In both developed and developing nations, students go to school everyday, quietly sit in front of their teachers, and listen to the teacher explain an idea or concept. They copy down notes and complete teacher-determined assignments. Some ask questions when they do not understand the material, but most do not. In practice, schooling remains a teacher-centered activity throughout most of the world.
Student-centered education (SCE) – the idea that learning should be centered on students’ interests and abilities, and linked to their lives outside of school – has been on the rise around the world, and is increasingly included in national curricula and textbooks (Schweisfurth 2011).
Schweisfurth (2011) finds 72 articles, published in the International Journal of Educational Development alone, that focus on student-centered learning in developing countries. These articles all shared “a concern for the pedagogical, assessment, or curricular implications of change away from ‘teacher centered’, ‘didactic’, ‘frontal’, ‘chalk and talk’ teaching focused on rote learning” (426). In general, student-centered learning draws from the progressive or constructivist approaches to learning.
However, despite changes at the policy level, in the vast majority of classrooms, particularly in the developing world, pedagogies and classroom practices remain highly didactic and teacher-centered. Researchers have found that SCE is difficult to implement for a variety of reasons: technical and resource constraints, a lack of teacher training, and cultural issues. This means that despite changes in official educational policies claiming to be student-centered pedagogies, students are still passive receivers of teacher knowledge.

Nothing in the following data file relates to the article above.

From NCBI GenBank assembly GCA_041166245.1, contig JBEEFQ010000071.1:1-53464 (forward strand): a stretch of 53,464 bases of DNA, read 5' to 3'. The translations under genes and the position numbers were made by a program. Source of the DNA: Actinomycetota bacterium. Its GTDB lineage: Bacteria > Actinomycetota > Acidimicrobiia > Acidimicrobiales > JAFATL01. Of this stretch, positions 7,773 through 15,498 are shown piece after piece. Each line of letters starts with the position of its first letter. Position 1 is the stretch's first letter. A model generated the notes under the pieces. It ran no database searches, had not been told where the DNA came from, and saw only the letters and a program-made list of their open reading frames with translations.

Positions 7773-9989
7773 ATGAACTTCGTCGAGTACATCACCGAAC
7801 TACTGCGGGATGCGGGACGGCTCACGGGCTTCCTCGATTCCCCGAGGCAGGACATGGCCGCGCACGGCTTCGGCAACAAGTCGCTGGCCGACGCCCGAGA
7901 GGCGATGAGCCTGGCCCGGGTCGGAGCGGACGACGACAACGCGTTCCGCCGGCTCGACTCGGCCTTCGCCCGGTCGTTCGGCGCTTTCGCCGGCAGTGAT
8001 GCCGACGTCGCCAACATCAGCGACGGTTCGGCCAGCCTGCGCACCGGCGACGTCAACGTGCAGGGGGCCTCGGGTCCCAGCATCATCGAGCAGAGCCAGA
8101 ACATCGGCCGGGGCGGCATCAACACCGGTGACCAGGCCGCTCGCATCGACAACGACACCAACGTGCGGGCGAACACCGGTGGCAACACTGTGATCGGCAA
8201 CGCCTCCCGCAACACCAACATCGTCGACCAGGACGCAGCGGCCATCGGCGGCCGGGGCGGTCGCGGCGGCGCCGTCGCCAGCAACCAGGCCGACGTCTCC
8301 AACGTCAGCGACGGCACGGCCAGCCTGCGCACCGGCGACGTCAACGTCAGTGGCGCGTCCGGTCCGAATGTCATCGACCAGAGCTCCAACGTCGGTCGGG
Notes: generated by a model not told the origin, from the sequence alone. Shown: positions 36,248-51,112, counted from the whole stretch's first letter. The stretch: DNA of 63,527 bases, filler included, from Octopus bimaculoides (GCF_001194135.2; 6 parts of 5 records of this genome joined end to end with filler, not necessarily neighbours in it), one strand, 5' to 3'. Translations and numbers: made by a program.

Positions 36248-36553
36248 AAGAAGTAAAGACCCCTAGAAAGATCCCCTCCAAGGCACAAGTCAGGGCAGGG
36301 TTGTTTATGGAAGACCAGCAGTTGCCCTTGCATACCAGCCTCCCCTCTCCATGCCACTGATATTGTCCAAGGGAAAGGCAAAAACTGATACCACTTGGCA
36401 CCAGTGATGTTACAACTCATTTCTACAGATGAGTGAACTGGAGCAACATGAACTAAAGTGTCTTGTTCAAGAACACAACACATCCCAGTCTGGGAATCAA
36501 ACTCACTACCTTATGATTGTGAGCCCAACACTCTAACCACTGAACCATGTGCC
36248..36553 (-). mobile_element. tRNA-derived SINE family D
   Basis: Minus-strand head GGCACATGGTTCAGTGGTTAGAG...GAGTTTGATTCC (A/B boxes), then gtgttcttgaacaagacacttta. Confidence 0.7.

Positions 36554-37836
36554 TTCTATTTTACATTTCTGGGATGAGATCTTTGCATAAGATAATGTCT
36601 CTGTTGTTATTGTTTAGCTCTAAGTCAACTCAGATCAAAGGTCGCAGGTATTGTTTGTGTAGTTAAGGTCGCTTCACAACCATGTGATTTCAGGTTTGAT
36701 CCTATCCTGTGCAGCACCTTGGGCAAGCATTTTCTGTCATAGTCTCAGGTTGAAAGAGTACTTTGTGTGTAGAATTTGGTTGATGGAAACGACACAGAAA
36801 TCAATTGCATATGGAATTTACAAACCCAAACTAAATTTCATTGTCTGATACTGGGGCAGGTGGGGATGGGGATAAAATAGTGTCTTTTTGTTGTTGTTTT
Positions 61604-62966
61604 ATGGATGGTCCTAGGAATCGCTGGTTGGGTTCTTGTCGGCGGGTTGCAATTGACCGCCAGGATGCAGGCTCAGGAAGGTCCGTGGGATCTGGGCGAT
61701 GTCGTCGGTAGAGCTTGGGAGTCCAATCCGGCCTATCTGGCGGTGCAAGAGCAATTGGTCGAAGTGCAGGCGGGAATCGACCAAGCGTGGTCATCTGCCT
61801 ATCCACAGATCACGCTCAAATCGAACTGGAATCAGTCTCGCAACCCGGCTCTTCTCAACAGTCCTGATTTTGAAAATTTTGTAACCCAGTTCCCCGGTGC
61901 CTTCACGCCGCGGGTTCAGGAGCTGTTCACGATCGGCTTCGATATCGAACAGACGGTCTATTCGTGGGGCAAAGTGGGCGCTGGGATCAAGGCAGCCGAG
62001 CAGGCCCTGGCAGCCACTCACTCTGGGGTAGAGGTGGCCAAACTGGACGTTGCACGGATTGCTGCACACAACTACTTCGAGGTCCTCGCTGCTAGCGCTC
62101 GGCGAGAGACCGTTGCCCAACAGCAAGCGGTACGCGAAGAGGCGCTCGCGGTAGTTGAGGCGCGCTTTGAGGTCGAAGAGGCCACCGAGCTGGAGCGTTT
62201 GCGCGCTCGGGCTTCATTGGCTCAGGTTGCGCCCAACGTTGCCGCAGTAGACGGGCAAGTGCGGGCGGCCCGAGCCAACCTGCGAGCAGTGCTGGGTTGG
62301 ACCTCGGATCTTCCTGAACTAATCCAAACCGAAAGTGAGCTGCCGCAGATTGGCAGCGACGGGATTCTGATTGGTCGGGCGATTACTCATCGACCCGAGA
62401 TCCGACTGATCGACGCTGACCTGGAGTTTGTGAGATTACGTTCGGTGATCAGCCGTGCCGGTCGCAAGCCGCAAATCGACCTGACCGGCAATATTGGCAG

In our research, we envision classrooms where students are active agents in their own learning. Our research agenda is premised on a very basic question, but one that we believe has the power to fundamentally change educational practice in the developing world:
What if students were the ones asking and answering the questions in school?
What would classrooms look like, if teachers did not direct the majority of instructional time, and students had the ability and the tools to create connections, explore ideas in depth, and test each other on their knowledge of the course’s material?
I have been working with Seeds of Empowerment and Paul Kim to develop the concept of inquiry-based learning, and specifically the SMILE project, which stands for Stanford Mobile Inquiry-Based Learning Environment.
The SMILE project has been carried out in many regions and classrooms already, but I am getting my first opportunity to do research on it in Tanzania…
Please read the concept paper and leave feedback!